Let’s take a moment and discuss proper sanitization. Over the last year, it’s safe to say that we’ve used more hand sanitizer than ever before—and with good reason. But here’s the key question: Are we now over sanitizing?
The truth of the matter is that hand sanitizer exposure cases have been through the roof. Are there any long-term effects from this? That was a question I had, so I decided to dive into the research, and what I found was shocking.
Please take a few minutes to learn what I uncovered along with some tips for proper sanitization going forward.
It’s no secret that we’ve been battling a global pandemic for over a year now. Within a week of it hitting the U.S., stores were overwhelmingly sold out of three products: toilet paper, home cleaner, and hand sanitizer.
After all, at the time, we weren’t sure if COVID-19 lived on surfaces or not, and we also weren’t sure if it was a major cause of the spread, so we used every precaution possible.
As a result, we cleaned every surface possible and also used unprecedented amounts of hand sanitizer as an extra precaution.
We used so much, in fact, that in the first five months of 2020, the American Association of Poison Control Center reported 9,504 alcoholic hand sanitizer exposure cases in children ages 12 and younger.
Moreover, studies have confirmed that even just a small amount of alcohol exposure can cause alcohol poisoning in children. The result? Confusion, vomiting, and drowsiness—and in severe cases, it can lead to respiratory arrest and death.
Another concern regarding the increased use of hand sanitizer? According to research, the frequent use of hand sanitizers has increased our risk of experiencing anti-microbial resistance and, as a result, actually increases our risk of catching other viral diseases!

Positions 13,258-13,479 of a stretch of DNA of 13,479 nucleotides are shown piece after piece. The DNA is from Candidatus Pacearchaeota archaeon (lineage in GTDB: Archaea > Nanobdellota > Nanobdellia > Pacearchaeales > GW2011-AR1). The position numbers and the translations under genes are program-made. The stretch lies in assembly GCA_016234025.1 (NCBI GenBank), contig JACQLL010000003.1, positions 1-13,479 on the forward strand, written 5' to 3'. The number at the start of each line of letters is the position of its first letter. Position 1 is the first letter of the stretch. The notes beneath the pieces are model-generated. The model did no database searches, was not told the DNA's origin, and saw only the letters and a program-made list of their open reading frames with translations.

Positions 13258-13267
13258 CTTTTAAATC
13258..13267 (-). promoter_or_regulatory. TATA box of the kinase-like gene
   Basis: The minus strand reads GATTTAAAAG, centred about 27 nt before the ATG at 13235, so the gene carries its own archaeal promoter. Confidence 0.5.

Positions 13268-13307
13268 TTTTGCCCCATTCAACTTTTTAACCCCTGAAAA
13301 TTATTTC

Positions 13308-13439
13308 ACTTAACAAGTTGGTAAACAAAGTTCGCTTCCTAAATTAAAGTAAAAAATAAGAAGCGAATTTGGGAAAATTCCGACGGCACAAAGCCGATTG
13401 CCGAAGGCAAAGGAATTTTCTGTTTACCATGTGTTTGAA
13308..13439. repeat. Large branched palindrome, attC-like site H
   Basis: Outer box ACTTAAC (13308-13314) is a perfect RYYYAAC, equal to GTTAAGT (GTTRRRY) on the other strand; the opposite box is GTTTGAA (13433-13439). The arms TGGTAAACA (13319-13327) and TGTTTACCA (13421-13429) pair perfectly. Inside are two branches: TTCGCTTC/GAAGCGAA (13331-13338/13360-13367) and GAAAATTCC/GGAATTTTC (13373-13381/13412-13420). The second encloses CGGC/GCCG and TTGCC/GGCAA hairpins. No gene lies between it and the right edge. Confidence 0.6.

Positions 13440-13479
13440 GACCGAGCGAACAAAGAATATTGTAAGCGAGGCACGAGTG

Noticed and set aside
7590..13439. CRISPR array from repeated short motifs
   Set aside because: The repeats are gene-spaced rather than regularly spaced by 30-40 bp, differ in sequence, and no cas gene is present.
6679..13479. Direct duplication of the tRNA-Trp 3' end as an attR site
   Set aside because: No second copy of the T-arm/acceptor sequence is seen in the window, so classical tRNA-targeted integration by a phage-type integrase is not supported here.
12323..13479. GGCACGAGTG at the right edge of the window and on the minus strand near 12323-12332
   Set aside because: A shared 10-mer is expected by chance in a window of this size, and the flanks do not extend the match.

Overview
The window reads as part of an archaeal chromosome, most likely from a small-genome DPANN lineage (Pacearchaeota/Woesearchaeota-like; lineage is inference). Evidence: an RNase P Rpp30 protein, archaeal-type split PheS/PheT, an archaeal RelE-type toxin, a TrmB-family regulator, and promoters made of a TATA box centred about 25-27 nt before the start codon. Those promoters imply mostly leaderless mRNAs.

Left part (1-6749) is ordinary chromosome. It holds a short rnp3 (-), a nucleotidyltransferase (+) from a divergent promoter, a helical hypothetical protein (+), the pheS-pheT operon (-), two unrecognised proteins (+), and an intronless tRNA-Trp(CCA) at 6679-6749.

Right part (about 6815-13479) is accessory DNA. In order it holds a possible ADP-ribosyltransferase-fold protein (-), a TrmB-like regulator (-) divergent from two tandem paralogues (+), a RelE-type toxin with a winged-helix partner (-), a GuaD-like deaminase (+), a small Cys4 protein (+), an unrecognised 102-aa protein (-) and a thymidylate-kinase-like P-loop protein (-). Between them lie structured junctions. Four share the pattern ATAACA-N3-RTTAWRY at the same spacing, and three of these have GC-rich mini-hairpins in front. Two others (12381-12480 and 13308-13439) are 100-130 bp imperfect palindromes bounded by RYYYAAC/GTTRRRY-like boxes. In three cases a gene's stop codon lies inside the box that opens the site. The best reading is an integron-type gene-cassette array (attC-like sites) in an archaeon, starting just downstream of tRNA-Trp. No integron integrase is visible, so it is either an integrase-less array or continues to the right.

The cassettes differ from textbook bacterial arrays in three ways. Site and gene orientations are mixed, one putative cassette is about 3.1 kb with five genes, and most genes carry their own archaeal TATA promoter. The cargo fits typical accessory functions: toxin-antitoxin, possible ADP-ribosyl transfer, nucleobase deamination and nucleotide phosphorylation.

In fact, the alcohol in hand sanitizer is known to dry out your skin, causing damage that increases your risk of having a virus enter into your skin. 
Additionally, a 2011 survey of 160 care facilities revealed that facilities who used hand sanitizers were six times more likely to experience norovirus outbreaks than those who used soap and water. 
Now, we know that COVID-19 numbers are down significantly, though a few cases are still circulating. And now we have new strains causing some concern.  So what does this mean for proper sanitization? Let’s take a look at the research and discuss what you should be doing going forward.
Here are a few science-backed tips for proper sanitization as we move forward.
As the study above revealed, using soap and water is not only superior to hand sanitizer, but it’s also safer due to the lack of alcohol. So, if you’re in a place where you can access soap and water, don’t simply choose the easier option of hand sanitizer.
To practice proper sanitization, save the hand sanitizer for when you know you can’t access soap and water.
When it comes to proper sanitization, one thing I like to do is make my own hand sanitizer so I know exactly what’s in it.
While my recipe does call for alcohol, if I know I’m going to be using it frequently, I sub out the alcohol for water.
You’ll still get anti-microbial protection from the tea tree oil, which has been shown to kill many microbes. Plus, the omission of alcohol makes it kid-friendly.
As we learned from the studies above, one of the big risks of using too much hand sanitizer is that it dries out the skin, causing it to crack and allow for more viral penetration via your skin.
One thing I recommend doing for proper sanitization is applying moisturizer after using hand sanitizer to mitigate this effect.
My personal favorite moisturizer is coconut oil. It’s not only an amazing moisturizer but it’s also known for its anti-microbial properties, meaning it offers even more protection against pathogens. Just a tiny bit will do, too, because a little goes a long way.